Government to discuss resuscitation of ZISCO next week


The Zimbabwe government is to seriously discuss the resuscitation of the Zimbabwe Iron and Steel Company, once one of Africa’s largest steel works, next week.

Acting Information Minister Mangaliso Ndlovu said yesterday that the cabinet had decided to focus on two public enterprises at each meeting and will focus on the resuscitation of ZISCO and the partial privatisation of Chemplex Corporation.

The government is looking at reforming 43 parastatals and State enterprises.

ZISCO has been dormant for almost a decade and efforts to attract foreign investors to resuscitate the plant have so far failed.

An Indian company Essar was awarded the tender to resuscitate the plant in 2011 but the deal collapsed over some disagreements.

A Chinese company has been reported to be interested in the project but nothing has materialised so far.

President Emmerson Mnangagwa, whose political base is Kwekwe, promised to revive the plant within 100 days of coming into office but that too has flopped.

Opposition legislator Gabbuza Joel Gabbuza has repeatedly said that if the government sorts out the ZISCO problem it will have solved half the country’s economic problems.

“If you sort out ZISCO Steel you have solved half the problems of Hwange Colliery because Hwange Colliery used to supply almost 50 wagons of coking coal every day to ZISCO Steel.

“If you sorted out ZISCO Steel, you have sorted out the National Railways of Zimbabwe because those wagons were providing a lot of revenue to the railways.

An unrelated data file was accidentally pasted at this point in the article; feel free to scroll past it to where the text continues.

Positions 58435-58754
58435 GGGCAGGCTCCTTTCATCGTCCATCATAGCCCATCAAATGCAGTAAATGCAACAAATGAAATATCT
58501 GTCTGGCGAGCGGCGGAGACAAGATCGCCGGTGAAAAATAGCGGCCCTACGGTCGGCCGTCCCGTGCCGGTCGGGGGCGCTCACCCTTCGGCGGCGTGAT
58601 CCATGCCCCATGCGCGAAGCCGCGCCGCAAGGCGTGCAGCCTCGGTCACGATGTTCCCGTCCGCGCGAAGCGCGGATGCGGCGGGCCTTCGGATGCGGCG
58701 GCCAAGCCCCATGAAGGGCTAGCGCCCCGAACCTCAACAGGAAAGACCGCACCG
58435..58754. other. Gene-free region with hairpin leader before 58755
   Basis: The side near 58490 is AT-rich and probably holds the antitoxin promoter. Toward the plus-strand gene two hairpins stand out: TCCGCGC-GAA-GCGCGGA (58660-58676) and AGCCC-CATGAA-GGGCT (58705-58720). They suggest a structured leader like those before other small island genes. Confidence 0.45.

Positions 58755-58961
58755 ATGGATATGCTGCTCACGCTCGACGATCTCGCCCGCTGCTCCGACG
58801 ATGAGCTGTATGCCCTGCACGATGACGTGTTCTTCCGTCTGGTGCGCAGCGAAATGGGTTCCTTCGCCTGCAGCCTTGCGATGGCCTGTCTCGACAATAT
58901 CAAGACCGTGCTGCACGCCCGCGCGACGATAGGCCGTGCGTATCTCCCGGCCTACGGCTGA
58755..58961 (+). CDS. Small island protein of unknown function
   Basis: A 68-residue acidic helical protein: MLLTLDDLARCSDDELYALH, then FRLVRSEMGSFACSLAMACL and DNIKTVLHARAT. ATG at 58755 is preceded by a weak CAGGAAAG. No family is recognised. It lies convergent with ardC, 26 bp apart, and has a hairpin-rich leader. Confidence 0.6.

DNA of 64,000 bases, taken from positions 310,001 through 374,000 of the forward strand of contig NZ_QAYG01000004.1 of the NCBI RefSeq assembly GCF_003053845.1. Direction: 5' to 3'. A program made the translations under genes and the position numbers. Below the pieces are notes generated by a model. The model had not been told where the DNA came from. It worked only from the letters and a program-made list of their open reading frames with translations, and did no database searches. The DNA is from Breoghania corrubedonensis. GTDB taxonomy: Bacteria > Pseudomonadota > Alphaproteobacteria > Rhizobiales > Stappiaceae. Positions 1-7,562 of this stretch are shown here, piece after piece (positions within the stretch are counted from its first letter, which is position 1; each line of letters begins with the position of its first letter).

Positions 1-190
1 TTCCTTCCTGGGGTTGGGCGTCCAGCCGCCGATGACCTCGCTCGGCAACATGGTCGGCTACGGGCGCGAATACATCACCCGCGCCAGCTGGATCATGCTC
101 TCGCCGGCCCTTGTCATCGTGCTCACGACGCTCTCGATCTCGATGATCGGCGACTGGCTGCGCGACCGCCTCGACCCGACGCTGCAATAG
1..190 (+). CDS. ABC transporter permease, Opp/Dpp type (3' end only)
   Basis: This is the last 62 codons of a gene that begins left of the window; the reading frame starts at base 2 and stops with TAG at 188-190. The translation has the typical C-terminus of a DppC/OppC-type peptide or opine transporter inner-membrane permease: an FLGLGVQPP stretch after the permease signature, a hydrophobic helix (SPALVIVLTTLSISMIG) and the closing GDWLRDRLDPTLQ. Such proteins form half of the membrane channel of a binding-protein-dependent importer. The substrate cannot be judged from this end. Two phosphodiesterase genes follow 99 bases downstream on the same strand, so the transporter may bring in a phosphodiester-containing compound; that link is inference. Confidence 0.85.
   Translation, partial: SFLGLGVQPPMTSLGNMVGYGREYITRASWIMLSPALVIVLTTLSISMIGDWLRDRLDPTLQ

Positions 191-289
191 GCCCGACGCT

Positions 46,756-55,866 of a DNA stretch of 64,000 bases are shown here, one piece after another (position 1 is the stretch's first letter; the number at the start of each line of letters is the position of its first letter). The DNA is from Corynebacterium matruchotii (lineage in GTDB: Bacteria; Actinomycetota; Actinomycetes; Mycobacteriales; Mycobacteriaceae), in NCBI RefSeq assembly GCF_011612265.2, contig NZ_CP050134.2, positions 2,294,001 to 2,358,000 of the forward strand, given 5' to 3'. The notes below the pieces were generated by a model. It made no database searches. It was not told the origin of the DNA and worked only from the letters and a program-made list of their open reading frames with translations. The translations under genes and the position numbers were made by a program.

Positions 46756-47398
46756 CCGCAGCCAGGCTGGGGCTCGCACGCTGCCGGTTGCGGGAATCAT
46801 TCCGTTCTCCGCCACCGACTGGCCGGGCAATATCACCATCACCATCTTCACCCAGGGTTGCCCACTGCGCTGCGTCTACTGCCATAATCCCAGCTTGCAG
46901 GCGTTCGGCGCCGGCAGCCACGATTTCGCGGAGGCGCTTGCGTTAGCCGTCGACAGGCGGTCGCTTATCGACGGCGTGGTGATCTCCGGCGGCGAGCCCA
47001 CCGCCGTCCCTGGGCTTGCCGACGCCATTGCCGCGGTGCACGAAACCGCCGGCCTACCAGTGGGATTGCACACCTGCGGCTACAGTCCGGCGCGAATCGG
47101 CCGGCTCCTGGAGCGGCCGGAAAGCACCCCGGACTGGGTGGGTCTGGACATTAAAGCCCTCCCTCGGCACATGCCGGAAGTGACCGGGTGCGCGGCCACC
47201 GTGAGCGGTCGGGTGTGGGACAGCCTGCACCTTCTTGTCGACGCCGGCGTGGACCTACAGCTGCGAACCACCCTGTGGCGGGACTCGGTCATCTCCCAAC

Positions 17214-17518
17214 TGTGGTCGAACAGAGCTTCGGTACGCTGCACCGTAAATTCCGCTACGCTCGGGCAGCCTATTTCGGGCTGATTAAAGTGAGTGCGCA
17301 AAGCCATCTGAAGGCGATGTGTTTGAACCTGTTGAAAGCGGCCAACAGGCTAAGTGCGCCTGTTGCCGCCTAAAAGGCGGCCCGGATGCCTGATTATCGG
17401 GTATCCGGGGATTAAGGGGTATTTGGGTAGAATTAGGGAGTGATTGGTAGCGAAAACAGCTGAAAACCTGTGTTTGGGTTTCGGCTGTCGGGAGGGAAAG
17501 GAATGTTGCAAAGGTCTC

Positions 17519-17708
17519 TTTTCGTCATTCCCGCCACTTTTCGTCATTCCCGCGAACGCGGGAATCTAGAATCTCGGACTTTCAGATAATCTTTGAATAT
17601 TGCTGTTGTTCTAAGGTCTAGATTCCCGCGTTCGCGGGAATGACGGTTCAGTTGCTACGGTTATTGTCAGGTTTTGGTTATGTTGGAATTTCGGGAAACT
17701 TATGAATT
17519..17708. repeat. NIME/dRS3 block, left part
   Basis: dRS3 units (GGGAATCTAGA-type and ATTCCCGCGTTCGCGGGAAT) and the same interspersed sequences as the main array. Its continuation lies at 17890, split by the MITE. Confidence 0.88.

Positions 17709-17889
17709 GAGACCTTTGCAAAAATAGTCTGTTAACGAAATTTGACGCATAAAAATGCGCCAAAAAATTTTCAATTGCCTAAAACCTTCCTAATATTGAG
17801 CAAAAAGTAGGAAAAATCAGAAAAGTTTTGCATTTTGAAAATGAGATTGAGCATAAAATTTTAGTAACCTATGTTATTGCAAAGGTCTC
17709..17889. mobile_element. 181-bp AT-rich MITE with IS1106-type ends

“ZESA is going to benefit because that Munyati Power Station was constructed specifically to supply power to ZISCO Steel.

“Studies have shown that the current blast furnaces that are used, if we sorted out ZISCO Steel we can still harness thermal energy from the heat at the top of the furnaces at ZISCO Steel so that will solve partly some of our problems of power…” he told Parliament.

Chemplex Corporation is one of the country’s leading fertiliser manufacturing companies and is a subsidiary of the Industrial Development Corporation.

It owns 50% of Zimbabwe Fertiliser Company (ZFC), 36% of Sable Chemicals, 100% of Zimbabwe Phosphate Industries Limited, and 100% of Dorowa Minerals.


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Charles Rukuni
The Insider is a political and business bulletin about Zimbabwe, edited by Charles Rukuni. Founded in 1990, it was a printed 12-page subscription only newsletter until 2003 when Zimbabwe's hyper-inflation made it impossible to continue printing.


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